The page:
It was then quite dark, and before it had become sufficiently light to enable us to break camp the wind had increased a great deal so that soon a blinding blizzard was in progress outside. This put an end to our hopes of pulling out, so we climbed back into our sleeping-bags to await the cessation of wind. It blew hard all day and at times I expected the tent to be carried off, but by evening we were glad to see that it was dying down. Unfortunately the decrease was only temporary, for by ten p.m. it had resumed its former proportions and gave promise of worse.
The native was making some tea and I was in my sleeping-bag when the wind broke with all its fury. He was just
handing me the pot of tea when, with a roar, the tent came down. The tea went all over me and in the twinkling of an eye I was looking up into a blinding blizzard driven down the gorge by a hundred-mile-an-hour gale.
To describe the wind in this gorge is impossible. It is something ghoulish and supernatural. It gallops and roars as if a thousand horses were stampeding along the frozen river. Add to this a temperature of fifty below zero, derived partly from the glaciers bordering the gorge, and a condition results which no exposed human being can stand.
I was stupefied! I clambered out of my sleeping-bag, foolishly unheeding the native who shouted to me to stay there and pull the top over my head, and no sooner had I stood up than I was thrown to the ice.
Pummelled by the wind, I could scarcely get my breath. My mitts were gone and my fingers were already numb.
I grabbed at the tent, which was writhing around on the ice like a snake, but my fingers were so stiff that I could not hold it.
Just then my faithful native found a pair of woollen mitts which had not blown away and, thrusting them into my hands, shouted to me to crawl under the torn and flapping canvas, the remains of the tent. In a daze I did so.
Things looked bad. My fingers were partly frozen. I had been only lightly clad in my sleeping-bag, and to keep from freezing at fifty below was impossible.
As I lay cowering under a writhing, flapping bit of the once sheltering tent, many thoughts passed hurriedly through my mind as is often the case with a mortal confronted with imminent death.
There I was, just a miserable bit of humanity, trying to seek shelter under a bit of canvas, chilled with the early stages of icy death, and still the thundering wind mockingly snapped and snatched at my lowly hiding place, threatening each second to tear it in ribbons and drag me forth quickly to receive my deserts.
There was no hope in my mind. Doomed I was, and admitted it. A man threatened with drowning, confronted with a wild beast, or stricken with disease, can at least put up a fight for his life; but an Arctic blizzard is an opponent which scorns resistance. It bewilders,
pummels, and benumbs. It drives its
victim to shelter and then tries to drag him out again. Failing that, it unequivocally and inexorably lets him perish miserably of cold. Who are those people who have said that freezing to death is like dropping asleep? They are about as intellectually anaemic as those poetic souls who sit by a fireside and write about the benevolence of Nature.
A Ray of Hope
JUST then the native, who was fully clothed and had been crawling about in the blizzard as only an Eskimo can, found one of our Primas stoves. He squirmed under the canvas and we began to light it. Then I found to my dismay that a little gadget belonging to the burner was missing and without it the stove would not work. Out he went again and later came back with the other stove, which fortunately was intact but full of snow. After many tantalizing and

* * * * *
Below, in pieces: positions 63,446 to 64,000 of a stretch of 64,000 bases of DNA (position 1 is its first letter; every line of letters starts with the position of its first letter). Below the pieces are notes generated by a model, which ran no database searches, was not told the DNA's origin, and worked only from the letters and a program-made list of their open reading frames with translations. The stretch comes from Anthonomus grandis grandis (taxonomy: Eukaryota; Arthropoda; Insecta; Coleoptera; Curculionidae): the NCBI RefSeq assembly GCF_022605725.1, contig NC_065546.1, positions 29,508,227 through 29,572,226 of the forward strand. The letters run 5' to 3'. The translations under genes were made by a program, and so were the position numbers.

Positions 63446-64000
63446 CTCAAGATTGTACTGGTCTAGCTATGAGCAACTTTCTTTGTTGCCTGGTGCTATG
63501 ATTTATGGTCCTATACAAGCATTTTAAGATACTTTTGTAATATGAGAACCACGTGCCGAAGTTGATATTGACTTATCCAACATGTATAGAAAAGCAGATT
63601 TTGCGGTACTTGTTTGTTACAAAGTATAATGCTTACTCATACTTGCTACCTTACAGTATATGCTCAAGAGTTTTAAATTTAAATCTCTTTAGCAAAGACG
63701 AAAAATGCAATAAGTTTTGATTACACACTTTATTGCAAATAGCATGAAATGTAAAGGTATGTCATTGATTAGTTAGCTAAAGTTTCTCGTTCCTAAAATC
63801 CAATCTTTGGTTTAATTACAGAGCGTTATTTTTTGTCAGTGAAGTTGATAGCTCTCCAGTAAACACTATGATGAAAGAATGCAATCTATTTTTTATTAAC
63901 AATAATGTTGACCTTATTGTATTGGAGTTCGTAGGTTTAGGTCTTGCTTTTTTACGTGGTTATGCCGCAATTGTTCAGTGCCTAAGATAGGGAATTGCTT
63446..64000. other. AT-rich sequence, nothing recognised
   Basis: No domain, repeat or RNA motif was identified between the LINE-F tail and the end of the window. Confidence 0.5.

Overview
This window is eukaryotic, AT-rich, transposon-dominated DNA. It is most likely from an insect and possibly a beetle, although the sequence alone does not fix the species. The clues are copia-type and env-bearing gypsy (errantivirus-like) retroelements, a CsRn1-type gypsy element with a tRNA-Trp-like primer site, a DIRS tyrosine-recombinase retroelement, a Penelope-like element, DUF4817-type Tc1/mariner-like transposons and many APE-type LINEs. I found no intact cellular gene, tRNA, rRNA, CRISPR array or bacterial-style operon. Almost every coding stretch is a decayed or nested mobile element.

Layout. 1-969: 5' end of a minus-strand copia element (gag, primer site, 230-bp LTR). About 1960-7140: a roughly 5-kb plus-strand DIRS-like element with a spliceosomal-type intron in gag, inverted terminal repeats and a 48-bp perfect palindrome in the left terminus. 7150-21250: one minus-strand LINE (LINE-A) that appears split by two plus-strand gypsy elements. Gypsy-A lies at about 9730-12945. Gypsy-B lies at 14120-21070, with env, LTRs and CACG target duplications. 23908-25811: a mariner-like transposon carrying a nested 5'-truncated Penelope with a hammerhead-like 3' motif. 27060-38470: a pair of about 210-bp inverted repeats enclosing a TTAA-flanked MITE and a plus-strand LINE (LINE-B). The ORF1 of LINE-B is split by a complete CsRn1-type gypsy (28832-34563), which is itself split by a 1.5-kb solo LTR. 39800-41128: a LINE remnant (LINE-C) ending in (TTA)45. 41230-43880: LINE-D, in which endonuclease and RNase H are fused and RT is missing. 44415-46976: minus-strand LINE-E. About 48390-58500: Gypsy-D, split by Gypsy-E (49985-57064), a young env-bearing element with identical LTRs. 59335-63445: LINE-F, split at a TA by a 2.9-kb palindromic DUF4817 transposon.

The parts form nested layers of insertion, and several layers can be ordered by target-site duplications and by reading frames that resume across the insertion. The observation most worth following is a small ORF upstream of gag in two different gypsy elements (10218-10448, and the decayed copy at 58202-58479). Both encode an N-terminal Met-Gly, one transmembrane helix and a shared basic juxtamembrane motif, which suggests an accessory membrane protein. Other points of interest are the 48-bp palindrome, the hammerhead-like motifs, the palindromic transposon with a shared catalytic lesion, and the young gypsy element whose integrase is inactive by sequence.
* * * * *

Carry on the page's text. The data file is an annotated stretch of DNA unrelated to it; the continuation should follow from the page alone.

laborious efforts I finally succeeded in getting it started.
What miserable shelters can seem like a palace at times! Here we were, lying crouched under a writhing, convulsing bit of canvas, with snow for a floor, a smoky Primus stove for a hearth, and yet it was like being snatched from death.
First I got my fingers thawed out and they became quite painful. Gradually my clothes sopped up the water from the snow in spongelike fashion, so that soon I was wet. After a bit we were able to locate one end of the sleeping-bag and some deerskins, which we “snaked” into our shelter. I could get into the bag as far as my hips and felt very grateful, but it was also full of snow which afterwards melted, adding to my discomfort.
All that night we crouched in our shelter as the wind swept mercilessly down upen us, threatening every second to take the whole outfit and shake us out into the elements again. We could not sleep; at least I could not. I think the native dozed a bit as he leaned forward, his head on his chest. All night long I huddled as close to the little stove as I could; now warming my face, now my hands. My state of gratitude for escaping from freezing began to wear off and now I felt cold, soaked to the skin and miserable. My pipe had become broken and I could not even smoke.
Slowly the night wore on and a sickly illumination of our hovel indicated that dawn had come, but still the wind roared relentlessly down upon us, and if anything it was worse than the night before.
I began to feel very hungry. The human body demands some fuel before it can produce heat. Out under the snow somewhere there was food, but it had become hidden with the drifted snow, and in addition there was a risk in raising the canvas to crawl out as the wind might get under and we would be thrown out into the storm again.
The day dragged on. About four o’clock in the afternoon the wind seemed to be dying down. The canvas ceased to writhe and convulse. We felt relieved. A little longer and we would be able to get out and fix up the tent, cook some food and have a good night’s sleep.
About six o’clock the wind had died down to only a slight breeze and soon it seemed to have ceased altogether, so we crawled out to fix up the demolished tent. I took one end of it, stood it upright, and was just about to tie the guy-rope to the komatik when the wind let loose again as bad as ever before. The tent was whipped out of my hands and again became a torn and hopeless mess. The wind rapidly augmented in force and in two minutes was in full stride.